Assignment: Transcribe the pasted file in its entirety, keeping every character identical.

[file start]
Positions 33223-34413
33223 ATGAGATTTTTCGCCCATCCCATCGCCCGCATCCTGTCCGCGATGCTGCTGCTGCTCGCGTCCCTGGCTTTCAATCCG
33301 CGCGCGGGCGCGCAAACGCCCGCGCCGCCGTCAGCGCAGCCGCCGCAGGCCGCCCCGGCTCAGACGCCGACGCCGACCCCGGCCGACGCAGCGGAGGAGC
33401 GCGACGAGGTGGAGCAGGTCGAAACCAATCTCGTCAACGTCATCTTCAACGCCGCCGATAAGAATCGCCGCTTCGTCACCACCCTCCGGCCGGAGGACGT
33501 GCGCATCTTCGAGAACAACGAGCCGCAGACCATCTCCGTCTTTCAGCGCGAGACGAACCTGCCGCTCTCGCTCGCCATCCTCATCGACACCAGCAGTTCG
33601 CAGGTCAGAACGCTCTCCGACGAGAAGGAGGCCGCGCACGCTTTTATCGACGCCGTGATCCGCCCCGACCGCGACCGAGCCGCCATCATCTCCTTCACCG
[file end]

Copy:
Positions 33223-34413
33223 ATGAGATTTTTCGCCCATCCCATCGCCCGCATCCTGTCCGCGATGCTGCTGCTGCTCGCGTCCCTGGCTTTCAATCCG
33301 CGCGCGGGCGCGCAAACGCCCGCGCCGCCGTCAGCGCAGCCGCCGCAGGCCGCCCCGGCTCAGACGCCGACGCCGACCCCGGCCGACGCAGCGGAGGAGC
33401 GCGACGAGGTGGAGCAGGTCGAAACCAATCTCGTCAACGTCATCTTCAACGCCGCCGATAAGAATCGCCGCTTCGTCACCACCCTCCGGCCGGAGGACGT
33501 GCGCATCTTCGAGAACAACGAGCCGCAGACCATCTCCGTCTTTCAGCGCGAGACGAACCTGCCGCTCTCGCTCGCCATCCTCATCGACACCAGCAGTTCG
33601 CAGGTCAGAACGCTCTCCGACGAGAAGGAGGCCGCGCACGCTTTTATCGACGCCGTGATCCGCCCCGACCGCGACCGAGCCGCCATCATCTCCTTCACCG